Mowing, raking, gardening...these tips will keep your lawn and garden growing and keep pollutants out of lakes and streams.
Leaves, Leaves Everywhere. Follow these suggestions for fall leaf cleanup.
Grass clippings. Leave it be. After you mow, you can leave the grass clippings on the lawn where they will act as a natural fertilizer. It's good for the lawn and much less work than bagging them up and hauling them away. If you just love to rake and bag up your grass clippings, you can use grass clippings as mulch in your vegetable garden. It will help hold moisture in and keep the weeds down.
Fertilizer. When the nitrogen and phosphorus from fertilizer washes into lakes and streams they create harmful algae blooms and aquatic weed growth. They also lower the dissolved oxygen levels in the water and they may release ammonia, which is toxic to fish. What can you do?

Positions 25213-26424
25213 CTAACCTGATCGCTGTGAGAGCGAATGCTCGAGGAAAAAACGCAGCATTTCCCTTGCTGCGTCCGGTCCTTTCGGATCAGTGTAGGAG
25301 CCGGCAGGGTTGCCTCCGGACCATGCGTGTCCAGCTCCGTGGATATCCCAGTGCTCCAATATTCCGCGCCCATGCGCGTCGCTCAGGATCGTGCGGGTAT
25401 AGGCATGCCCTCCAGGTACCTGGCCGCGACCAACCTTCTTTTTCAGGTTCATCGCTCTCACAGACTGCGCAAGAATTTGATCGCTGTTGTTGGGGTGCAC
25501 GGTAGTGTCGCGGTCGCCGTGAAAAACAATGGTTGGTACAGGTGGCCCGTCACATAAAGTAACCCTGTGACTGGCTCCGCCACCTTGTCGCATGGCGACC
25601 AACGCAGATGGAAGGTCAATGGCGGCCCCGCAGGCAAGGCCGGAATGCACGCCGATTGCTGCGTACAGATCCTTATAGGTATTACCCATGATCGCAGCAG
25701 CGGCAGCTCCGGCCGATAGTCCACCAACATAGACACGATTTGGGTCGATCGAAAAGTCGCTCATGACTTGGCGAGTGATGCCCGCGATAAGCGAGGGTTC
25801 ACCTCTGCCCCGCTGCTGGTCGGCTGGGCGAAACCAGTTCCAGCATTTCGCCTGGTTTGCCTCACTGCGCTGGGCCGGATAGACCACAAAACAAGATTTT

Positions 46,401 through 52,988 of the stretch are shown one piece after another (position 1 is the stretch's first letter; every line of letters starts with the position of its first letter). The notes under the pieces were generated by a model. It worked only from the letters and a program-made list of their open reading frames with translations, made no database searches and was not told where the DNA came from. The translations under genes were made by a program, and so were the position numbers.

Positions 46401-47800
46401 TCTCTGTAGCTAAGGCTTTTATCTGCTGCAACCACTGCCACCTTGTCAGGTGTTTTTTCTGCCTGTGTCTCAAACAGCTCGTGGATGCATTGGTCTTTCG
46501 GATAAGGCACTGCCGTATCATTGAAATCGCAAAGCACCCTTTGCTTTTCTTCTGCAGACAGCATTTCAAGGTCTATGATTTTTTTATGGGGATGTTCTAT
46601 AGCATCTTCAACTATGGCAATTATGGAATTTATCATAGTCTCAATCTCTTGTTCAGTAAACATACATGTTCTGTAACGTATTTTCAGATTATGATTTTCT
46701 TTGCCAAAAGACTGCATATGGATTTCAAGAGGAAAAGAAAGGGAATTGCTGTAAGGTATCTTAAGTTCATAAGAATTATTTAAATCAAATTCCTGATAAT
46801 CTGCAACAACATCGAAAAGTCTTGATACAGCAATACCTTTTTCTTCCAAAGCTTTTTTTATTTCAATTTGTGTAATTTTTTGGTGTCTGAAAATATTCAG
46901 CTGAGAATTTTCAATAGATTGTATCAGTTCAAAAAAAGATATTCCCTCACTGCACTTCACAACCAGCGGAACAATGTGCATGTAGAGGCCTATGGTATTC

Pesticides. Pesticides kill pests. That seems simple, doesn't it. But, pesticides can also hurt pets and other plants and animals that you don't want to kill. Pesticides can be herbicides (which kill plants), insecticides (which kill insects) and fungicides (which kill fungi.)
How can you cut down or eliminate the use of pesticides?
Pet waste. Do you own a dog or a cat? What's your favorite pet chore? It's probably not picking up dog poop or cleaning the litter box. But, it's important that you take care when disposing of pet waste.
When pet waste is washed into lakes or streams the waste decays, using up oxygen. It also contains nutrients that cause weeds and algae to grow. Overly fertile water becomes cloudy and green and is not someplace you'd want to swim. And, pet waste can carry diseases which makes water unsafe for swimming and drinking.
Be sure to dispose of your pet's waste properly--check with someone in your local community's solid waste department to find out what they recommend.
Plant a rain garden. Gather your family together and start gardening--rain gardening that is. A rain garden soaks up rain that normally would runoff your land from your roof and lawn. By planting wildflowers and other native vegetation, your rain garden will be able to hold water and release it slowly, instead of having it rush over your roof, down your gutters, into the street, into the storm sewer and eventually into a lake or stream.